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Family who lost father claims NEA gave them someone else’s ashes; NEA asserts there was no mix-up




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A Singaporean family who recently lost their father are suspecting that there was a mix-up at the Mandai Crematorium and Columbarium Complex and have refused to accept the ashes that National Environment Agency (NEA) officials have claimed are their father’s ashes.

According to the Tamil Murasu, the family of the late Mr Chidambaram Murugaiah Subramaniam, 70, were shocked to find metal door hinge pieces in the ashes that were identified as Mr Subramaniam’s as there were no hinges in the coffin he was cremated in and since Mr Subramaniam was cremated in a cover-less coffin.

Mr Subramaniam’s younger brother, 59-year-old Mr Murugaiah Ravi, told reporters that even his brother’s last rites were performed while he was in a coffin without a cover.

The family’s suspicions were further aroused when they noticed the colour of the ashes. Roses were apparently scattered in Mr Subramaniam’s coffin, according to his son, 44-year-old Mr Saravanan Subramaniam. This would typically give ashes a red or pink tint but no such tint was present in the ashes that were offered to Mr Subramaniam’s family.

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Distressed, the family refused to accept the ashes that were offered to them and are insisting that there must have been a mix-up.

Mr Saravanan revealed that he has been given an official letter by an NEA assistant director by the name of Andrew Low. The letter states that Mr Subramaniam’s cremation occurred at 6.30pm on Sunday and that his family came to collect his ashes the next day. The letter indicates that Mr Subramaniam’s son refused to accept the ashes after doubting whether the ashes are really his father’s, once he discovered metal pieces in the ashes.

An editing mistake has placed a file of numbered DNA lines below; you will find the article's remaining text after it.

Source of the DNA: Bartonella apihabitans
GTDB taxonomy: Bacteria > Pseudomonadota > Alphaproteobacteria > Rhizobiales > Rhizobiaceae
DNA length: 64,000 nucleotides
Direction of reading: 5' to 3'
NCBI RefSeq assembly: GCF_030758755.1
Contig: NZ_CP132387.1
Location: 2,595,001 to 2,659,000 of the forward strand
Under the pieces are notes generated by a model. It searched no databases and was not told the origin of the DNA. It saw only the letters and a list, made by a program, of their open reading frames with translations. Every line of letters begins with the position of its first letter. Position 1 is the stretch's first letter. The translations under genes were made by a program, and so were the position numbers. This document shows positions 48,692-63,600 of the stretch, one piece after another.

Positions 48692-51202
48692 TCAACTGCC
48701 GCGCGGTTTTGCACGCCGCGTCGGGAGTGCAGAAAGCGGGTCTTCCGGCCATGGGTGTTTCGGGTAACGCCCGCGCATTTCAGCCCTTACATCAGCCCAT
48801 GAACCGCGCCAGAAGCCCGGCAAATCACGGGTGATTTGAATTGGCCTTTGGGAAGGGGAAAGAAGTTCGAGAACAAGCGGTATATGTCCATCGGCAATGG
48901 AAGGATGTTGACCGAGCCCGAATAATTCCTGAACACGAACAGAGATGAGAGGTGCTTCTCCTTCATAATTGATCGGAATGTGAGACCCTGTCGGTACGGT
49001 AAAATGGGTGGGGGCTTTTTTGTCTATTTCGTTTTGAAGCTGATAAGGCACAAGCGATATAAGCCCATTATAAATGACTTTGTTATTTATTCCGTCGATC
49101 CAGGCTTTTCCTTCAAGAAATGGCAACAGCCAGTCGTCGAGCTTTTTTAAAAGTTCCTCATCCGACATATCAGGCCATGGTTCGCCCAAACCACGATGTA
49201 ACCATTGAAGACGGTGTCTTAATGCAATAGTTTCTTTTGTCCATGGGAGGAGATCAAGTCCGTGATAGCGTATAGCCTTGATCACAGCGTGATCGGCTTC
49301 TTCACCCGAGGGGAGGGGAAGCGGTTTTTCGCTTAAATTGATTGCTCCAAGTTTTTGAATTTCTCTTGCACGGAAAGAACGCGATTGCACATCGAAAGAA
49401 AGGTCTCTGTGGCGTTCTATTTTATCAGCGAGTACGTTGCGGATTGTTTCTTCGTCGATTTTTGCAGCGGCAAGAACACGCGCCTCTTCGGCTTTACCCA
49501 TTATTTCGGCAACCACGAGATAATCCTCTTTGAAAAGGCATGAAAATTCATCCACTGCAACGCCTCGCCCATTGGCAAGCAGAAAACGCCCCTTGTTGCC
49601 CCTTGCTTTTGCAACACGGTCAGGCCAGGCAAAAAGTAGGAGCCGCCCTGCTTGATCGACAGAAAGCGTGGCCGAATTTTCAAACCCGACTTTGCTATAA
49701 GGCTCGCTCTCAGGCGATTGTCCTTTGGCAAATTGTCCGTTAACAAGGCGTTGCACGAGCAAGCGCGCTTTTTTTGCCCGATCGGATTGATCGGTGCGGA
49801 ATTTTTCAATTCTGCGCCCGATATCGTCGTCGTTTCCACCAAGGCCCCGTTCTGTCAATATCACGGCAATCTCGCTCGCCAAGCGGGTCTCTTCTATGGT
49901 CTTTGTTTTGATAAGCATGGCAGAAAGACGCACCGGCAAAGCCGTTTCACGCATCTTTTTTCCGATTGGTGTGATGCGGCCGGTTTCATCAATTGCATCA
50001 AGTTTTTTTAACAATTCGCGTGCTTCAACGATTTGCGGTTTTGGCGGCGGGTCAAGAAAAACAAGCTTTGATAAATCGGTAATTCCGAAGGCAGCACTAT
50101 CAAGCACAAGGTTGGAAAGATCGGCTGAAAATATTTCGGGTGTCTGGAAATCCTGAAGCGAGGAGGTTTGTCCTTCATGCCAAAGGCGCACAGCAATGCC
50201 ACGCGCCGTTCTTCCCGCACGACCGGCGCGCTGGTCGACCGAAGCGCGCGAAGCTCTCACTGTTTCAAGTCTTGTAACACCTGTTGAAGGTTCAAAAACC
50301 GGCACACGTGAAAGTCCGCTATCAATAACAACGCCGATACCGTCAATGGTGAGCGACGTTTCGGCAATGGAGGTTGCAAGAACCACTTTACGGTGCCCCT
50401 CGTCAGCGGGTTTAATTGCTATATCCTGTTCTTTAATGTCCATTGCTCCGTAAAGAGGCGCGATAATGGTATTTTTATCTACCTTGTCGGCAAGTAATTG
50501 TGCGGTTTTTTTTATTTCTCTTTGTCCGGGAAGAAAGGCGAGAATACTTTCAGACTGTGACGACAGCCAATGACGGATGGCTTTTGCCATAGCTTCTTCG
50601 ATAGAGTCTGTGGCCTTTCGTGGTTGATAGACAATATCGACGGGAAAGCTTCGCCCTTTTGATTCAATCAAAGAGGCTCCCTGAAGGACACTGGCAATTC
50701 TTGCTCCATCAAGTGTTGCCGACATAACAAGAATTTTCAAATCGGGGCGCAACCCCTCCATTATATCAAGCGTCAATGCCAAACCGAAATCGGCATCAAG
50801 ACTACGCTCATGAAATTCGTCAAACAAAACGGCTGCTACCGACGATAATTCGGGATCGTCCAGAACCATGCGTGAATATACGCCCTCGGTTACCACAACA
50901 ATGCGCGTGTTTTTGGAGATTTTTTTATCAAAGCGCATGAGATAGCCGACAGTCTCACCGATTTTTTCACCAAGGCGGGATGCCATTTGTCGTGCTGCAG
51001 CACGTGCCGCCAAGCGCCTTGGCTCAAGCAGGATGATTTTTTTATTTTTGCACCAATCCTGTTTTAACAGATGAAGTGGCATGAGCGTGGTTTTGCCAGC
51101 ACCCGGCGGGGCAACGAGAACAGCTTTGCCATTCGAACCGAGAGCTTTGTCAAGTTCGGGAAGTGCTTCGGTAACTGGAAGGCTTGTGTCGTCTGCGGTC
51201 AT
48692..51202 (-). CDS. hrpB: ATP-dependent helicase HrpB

Mr Saravanan has since made a police report over the matter. He expressed grief that he and his family have been unable to complete the remaining rituals they need to perform since they have not received his father’s ashes yet: “We are saddened that we are unable to complete the rituals that are required after our father’s passing. We are confident that we must find a resolution to this situation.”

The NEA has reportedly asserted that there was no mix-up but the family has refused to accept this. The government agency is presently in touch with the family as it conducts further investigations.

The late Mr Subramaniam’s younger brother, Mr Murugaiah Ravi, shows the metal pieces in the ashes

The original news report


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